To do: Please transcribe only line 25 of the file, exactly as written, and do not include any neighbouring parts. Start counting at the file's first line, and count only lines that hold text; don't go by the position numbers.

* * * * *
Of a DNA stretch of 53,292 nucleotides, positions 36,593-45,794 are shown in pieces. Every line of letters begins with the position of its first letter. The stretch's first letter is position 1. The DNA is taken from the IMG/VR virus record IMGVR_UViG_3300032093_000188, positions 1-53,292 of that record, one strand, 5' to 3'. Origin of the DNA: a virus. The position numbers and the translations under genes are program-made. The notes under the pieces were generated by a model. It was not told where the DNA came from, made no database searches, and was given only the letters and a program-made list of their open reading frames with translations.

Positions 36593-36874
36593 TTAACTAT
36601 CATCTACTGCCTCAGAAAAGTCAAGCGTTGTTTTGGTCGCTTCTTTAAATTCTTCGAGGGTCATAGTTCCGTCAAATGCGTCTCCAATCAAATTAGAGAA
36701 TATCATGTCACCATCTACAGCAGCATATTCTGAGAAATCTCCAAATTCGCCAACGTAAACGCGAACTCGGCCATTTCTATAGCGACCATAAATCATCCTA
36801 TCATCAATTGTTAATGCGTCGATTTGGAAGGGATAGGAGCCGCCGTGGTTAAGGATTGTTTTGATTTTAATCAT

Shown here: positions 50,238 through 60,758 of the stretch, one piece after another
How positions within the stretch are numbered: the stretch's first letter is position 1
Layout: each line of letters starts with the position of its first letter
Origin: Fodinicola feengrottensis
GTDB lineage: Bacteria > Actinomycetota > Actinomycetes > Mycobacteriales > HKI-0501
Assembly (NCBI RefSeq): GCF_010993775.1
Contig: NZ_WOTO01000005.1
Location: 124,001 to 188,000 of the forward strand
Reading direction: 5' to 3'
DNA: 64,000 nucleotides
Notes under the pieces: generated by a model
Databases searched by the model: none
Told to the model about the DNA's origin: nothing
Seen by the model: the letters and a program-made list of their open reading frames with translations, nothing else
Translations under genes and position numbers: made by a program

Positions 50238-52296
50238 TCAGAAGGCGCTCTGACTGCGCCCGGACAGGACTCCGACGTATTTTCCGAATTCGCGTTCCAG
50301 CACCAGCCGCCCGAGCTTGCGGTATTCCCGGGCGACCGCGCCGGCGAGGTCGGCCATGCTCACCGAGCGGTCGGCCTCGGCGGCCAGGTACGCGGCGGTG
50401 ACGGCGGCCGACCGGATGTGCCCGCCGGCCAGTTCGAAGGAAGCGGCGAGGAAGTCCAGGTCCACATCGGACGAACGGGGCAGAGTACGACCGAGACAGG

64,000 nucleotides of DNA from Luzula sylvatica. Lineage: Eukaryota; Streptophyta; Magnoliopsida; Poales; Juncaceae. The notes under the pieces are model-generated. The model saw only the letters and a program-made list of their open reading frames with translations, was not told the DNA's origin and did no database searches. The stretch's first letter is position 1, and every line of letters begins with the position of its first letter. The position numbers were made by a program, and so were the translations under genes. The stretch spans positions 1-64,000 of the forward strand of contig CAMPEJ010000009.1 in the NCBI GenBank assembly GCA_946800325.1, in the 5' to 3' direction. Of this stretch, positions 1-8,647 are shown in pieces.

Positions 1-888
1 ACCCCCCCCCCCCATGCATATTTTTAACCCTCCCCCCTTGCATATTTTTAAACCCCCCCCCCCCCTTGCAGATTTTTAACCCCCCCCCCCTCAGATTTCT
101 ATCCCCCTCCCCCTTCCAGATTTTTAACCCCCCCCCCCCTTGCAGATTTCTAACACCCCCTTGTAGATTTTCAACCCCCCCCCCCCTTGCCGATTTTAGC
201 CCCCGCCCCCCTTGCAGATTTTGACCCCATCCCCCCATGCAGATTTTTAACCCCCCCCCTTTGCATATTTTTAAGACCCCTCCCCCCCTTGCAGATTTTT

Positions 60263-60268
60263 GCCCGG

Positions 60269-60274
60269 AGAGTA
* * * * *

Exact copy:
50401 ACGGCGGCCGACCGGATGTGCCCGCCGGCCAGTTCGAAGGAAGCGGCGAGGAAGTCCAGGTCCACATCGGACGAACGGGGCAGAGTACGACCGAGACAGG